All the time this is happening, the various factors that affect their income are still active. In the pioneer days, roads were so bad that farmers distilled whisky from grain because they couldn't get corn to market over the roads by wagon. In the later nineteenth and early twentieth centuries, the railroads were there to ship the goods, but the railroads controlled the rates, often buying the grain at their price, and shipping it for the farmer. If the farmer shipped himself, the rates were set so he couldn't make a profit.
Add to this what man is doing to the environment himself. There are a finite amount of nutrients in the soil. Repetition of one crop, year after year, will deplete the soil, causing ever diminishing returns. This happened in the deep South, and all these white farmers, growing cotton every year, were faced with a crisis. So, who do you think showed them how to fix it?
A man named George Washington Carver, doing his research at Tuskegee, discovered that the peanut will reinvigorate soil that's been depleted by cotton, and it does it in one season. It sounds ideal, doesn't it? Well, the problem is a problem of pigment. Dr. Carver was an African American, so he had to show the farmers that it could be done. He bought a plot of cotton land, thoroughly depleted, and planted peanuts on it. he harvested his crops at the end of the season, sold them and then next year, he planted cotton on this used up land. It thrived.
So, this African American scientist, from the "Show Me" state of Missouri (originally) showed all these white farmers how to make their land pay again. Just rotate those crops, every other year, and replenish the soil.
But just in case anyone asks, he didn't invent peanut butter, someone else did.
Why do South African blacks look down upon other African countries?
Basically as you mentioned Blacks in S.Africa has forgotten their old days and their slavery to White Africanas ( Duetch), Other side they also feel proud that South Africans are more civilised and cultured unlike many other Africans with out realising that South Africa has more white Africanas than any other African countries. In directly this may also irritate them.
They feel that are on top of the world as they have a well established country with terms of Industrialisation, employment, oppurtunities, etc...
What year did the African slave trade begin?
Well, in antiquity, because Africans were enslaving each other and selling their enemies to Arabs long, long ago. Every country has a slave trade in its past; people just make a big deal about slavery in American, I think, because it is a recent example, many people now living know they are descended from slaves, (most of us are, but it is not documented), and, mentioning documentation, the slave trade in the Americas is very well documented.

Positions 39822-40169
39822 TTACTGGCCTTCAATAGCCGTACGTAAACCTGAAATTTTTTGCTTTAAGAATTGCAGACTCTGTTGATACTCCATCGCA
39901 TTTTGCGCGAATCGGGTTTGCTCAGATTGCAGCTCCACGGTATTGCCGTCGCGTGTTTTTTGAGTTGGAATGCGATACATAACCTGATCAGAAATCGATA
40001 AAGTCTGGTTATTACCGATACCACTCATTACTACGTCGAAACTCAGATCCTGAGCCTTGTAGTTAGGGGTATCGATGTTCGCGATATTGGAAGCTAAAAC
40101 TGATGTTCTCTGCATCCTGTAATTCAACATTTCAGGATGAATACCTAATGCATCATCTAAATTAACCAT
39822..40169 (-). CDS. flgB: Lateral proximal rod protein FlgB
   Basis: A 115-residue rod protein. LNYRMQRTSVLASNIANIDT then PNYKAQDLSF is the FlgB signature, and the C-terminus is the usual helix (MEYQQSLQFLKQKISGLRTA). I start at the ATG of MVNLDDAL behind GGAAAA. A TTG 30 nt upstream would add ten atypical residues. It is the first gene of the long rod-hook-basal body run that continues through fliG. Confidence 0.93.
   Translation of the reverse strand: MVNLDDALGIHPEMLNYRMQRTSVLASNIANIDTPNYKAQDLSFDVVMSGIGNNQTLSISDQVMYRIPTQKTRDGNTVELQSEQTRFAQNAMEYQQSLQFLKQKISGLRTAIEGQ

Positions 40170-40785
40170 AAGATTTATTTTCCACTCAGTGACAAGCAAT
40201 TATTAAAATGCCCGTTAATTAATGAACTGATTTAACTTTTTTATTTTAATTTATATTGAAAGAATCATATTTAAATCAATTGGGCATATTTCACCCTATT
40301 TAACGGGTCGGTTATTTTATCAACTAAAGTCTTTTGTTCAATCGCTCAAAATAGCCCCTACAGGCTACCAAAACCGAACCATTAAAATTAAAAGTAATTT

As an interesting aside, did your teacher ever tell you that the Saxons and the Celts of Britain and Ireland used to raid and enslave each other? In fact, long before he was a saint, or even a Christian, (if you believe such things) Patrick was kidnapped and sold as a slave in Ireland. He escaped and started his religious life and returned to Ireland to punish them for enslaving him by making them become Christian. (The last interpretation was mine. I'm sure he didn't think of it that way, but who knows?)
But, I know that you are talking about the American slave trade because that is all anyone in this country is ever talking about when they mention slavery. I think the transatlantic slave trade probably started in the 1500s and was started by the Spanish and Portugese. They needed people to work their plantations and mines in the Carribean and South America and discovered that the indigenous people, called Indians by them, thanks to Columbus's mistake, were not satisfactory slaves because they kept dying. So they started importing Africans to be their slaves. The English and the Dutch in North America also enslaved Indians when they could, and then imported African slaves. In the early days of the American colonies there was a large slave population in the North, as well as the South, but ultimately the industrialization of the North and the agrarian society of the South tended to encourage the use of slaves more in the South.
I hope this was helpful to you. It was fun for me to write.